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Jan 4, 2011
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Wine With . . . Sweet Potato Vichyssoise

by Paul Lukacs and Marguerite Thomas

As Julia Child points out in Mastering the Art of French Cooking (vol. 1), vichyssoise is an American invention based on a classic French leek and potato soup.  We’ve taken the liberty of tweaking the original a little by using sweet potatoes, but otherwise we’ve stuck pretty closely to the traditional format.  Sweet potatoes add lovely color, savory flavors, and a blissfully smooth and creamy texture.  True vichyssoise is served cold, and this one is as pretty as it is tasty when presented chilled, topped with snippings of chives and accompanied by flutes of sparkling wine.  Served warm it technically is no longer vichyssoise, but it does make a fine first course to a cold weather dinner, and also can be rich and robust enough to be the centerpiece of a simple supper.  We’ve found that cold soup is generally more challenging to pair with wine, while the warm variation on the theme proves somewhat more welcoming.

This soup may a day ahead of time if desired.  Serve it plain or topped with croutons and/or sour cream.  Or add a squeeze of lime juice and a dusting of grated lime peel to add bright, citrusy nuances.

Sweet Potato Vichyssoise

Serves six.

6 tablespoons butter

4 leeks

3 large sweet potatoes, peeled and chopped

6 cups chicken broth

1½ cups white wine

1 cup heavy cream

salt and pepper

Melt the butter in a large pot.  Trim the leeks (discarding the tough green tops), clean thoroughly, and cut in two-inch pieces.  Cook the leeks in the butter over low heat until they are tender (do not let them brown).  Add the sweet potatoes, the chicken broth and the wine.  Simmer until potatoes are tender, about 20 minutes, and remove from the heat.  When cool enough to handle puree the mixture in batches in a food processor or blender.  Return it to the pan, add the cream and reheat the soup, seasoning to taste.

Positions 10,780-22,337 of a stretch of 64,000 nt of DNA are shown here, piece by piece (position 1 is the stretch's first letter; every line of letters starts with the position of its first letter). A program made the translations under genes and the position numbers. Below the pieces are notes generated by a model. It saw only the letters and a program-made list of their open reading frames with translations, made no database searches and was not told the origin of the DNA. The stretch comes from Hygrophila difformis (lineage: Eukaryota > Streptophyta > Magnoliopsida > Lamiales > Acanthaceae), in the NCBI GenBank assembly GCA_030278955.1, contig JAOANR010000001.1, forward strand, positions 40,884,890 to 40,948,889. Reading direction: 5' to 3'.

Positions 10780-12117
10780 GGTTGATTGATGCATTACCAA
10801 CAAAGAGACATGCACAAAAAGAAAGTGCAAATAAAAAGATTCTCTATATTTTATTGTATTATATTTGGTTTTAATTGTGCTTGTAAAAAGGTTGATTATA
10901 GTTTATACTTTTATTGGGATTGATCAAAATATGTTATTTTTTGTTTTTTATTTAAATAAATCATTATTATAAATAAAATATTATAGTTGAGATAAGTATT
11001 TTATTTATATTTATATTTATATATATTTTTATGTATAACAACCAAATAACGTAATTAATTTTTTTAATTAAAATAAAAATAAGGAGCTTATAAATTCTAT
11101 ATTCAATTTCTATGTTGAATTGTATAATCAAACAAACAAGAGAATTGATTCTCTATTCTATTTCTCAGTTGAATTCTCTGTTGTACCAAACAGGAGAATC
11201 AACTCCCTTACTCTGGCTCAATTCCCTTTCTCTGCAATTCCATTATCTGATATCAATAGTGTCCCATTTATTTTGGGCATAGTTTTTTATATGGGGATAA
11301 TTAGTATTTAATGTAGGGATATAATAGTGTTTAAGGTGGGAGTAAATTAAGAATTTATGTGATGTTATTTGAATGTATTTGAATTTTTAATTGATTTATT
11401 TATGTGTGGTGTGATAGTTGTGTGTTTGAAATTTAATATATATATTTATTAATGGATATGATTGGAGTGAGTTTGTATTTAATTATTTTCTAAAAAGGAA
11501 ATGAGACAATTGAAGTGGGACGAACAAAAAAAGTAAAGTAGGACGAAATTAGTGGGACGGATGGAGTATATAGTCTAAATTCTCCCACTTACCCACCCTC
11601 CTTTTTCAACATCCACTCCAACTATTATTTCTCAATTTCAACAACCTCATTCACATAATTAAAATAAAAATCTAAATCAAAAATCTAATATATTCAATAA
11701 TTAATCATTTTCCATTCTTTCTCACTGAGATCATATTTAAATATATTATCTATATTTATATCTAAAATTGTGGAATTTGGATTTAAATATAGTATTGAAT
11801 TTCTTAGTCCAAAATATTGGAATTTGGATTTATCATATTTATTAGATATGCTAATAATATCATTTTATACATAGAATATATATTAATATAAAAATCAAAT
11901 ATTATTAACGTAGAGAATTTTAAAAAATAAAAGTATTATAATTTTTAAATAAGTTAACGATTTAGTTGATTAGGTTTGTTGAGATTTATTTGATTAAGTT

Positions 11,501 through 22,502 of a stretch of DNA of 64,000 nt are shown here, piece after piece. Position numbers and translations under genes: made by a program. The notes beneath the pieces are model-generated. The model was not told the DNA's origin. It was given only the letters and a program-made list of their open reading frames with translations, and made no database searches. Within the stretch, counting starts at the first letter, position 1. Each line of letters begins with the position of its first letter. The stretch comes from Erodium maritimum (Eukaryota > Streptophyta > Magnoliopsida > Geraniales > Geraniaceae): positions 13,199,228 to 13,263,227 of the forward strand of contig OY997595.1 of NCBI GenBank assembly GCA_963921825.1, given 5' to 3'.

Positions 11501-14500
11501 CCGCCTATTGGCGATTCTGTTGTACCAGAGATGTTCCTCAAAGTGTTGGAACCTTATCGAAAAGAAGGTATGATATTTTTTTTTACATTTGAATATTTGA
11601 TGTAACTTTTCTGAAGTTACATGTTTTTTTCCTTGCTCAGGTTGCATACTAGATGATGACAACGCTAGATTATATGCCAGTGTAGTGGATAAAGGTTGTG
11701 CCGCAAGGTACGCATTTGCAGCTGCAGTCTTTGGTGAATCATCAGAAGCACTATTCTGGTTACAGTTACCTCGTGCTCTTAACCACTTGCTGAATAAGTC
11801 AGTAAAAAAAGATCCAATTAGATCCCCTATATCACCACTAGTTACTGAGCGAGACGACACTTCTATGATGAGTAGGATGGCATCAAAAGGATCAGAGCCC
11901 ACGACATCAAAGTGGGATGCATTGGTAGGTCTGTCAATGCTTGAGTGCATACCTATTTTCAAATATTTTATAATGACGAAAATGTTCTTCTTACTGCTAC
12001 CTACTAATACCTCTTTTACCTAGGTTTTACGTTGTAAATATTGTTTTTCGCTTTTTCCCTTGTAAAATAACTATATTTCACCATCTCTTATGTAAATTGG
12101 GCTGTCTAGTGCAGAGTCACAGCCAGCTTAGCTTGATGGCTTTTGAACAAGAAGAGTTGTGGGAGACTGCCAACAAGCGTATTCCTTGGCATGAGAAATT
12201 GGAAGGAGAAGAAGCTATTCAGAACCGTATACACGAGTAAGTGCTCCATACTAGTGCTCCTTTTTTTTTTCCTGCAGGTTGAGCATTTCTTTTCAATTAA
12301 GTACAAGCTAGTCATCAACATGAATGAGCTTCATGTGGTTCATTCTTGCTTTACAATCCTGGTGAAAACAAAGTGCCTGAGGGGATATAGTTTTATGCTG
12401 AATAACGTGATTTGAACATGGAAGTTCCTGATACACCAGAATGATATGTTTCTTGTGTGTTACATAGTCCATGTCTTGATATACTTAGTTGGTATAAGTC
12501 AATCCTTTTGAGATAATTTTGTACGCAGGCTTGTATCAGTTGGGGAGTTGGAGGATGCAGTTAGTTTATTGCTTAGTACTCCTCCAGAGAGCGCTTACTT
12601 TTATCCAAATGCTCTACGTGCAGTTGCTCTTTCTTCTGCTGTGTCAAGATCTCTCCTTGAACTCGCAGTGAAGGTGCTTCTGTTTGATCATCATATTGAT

t  t  t

This soup, served hot on a cold, wintry evening, turned out to be the rare dish we’ve made over the years for “Wine With” and Wine Review Online that produced real disagreement regarding the best sort of wine pairing.  One of us much preferred lush, fruit-filled wines, many with more than a hint of sweetness, finding that they provided a smooth complement to the rich creamy soup.  The other one, though, found these wines too flabby, and voted instead for crisp, bright wines with plenty of acidity, arguing that these provided an appealing contrast of both texture and flavor.  Discussing the wines brought no closure, as each of us became more convinced we were right.  The only thing we could agree on is that the one red wine we tried (a California Pinot Noir) did not work, as the tannins proved intrusive.  But as to the whites and sparklers. . . well, we finally just agreed to disagree.  If you make this soup, let us know which sort of wine you think pairs best with it.  We’re betting against each other as to what you’ll say.      



Approx. Price





Freixenet, Cava (Spain) “Elyssia” Gran Cuvée Brut NV

(Imported by Freixenet USA)






We often like sparkling wines with soup, as the bubbles can provide a textural counterpoint.  In this case we’re recommending two—one that’s crisp and bracing, and a second that’s supple and sensuous (corresponding to our different preferences with this particular soup).  This “Elyssia” fits the first profile.  It tastes of tart apples and citrus, with a hint of hay or dried herbs in the finish, and so can cut through the creamy richness of the soup.



Heinz Eifel, Mosel (Germany) Riesling  Auslese “A” 2009

(Imported by Winesellers Ltd.)






Quite sweet, with aromas and flavors that echo peaches and apricots, this wine brings out the sweetness in the soup, making for a very sensuous match.  While one of us thought it excessive, the other found it delectable. 



Hess Collection, Napa Valley (California) Chardonnay “Su’skol” 2008





Very creamy and lush, this Chardonnay echoed the smooth, velvety texture of the soup.  Dry but fruity, it was the one wine that both of us voted to recommend.



Louis Jadot, Chablis (France) 2009

(Imported by Kobrand)






Tasting of lemons and apples, with a mineral-laden undertone, this wine definitely provided a contrast to the rich soup.  One of us thought it seemed too acidic, while the other found it compelling because refreshing.


Schramsberg, North Coast (California) Brut Rosé 2007




Clean and fresh, but overflowing with ripe strawberry and raspberry fruit flavors, this youthful bubbly complemented the cream and sweet potatoes nicely, while its bubbles made everything seem fresh and lively.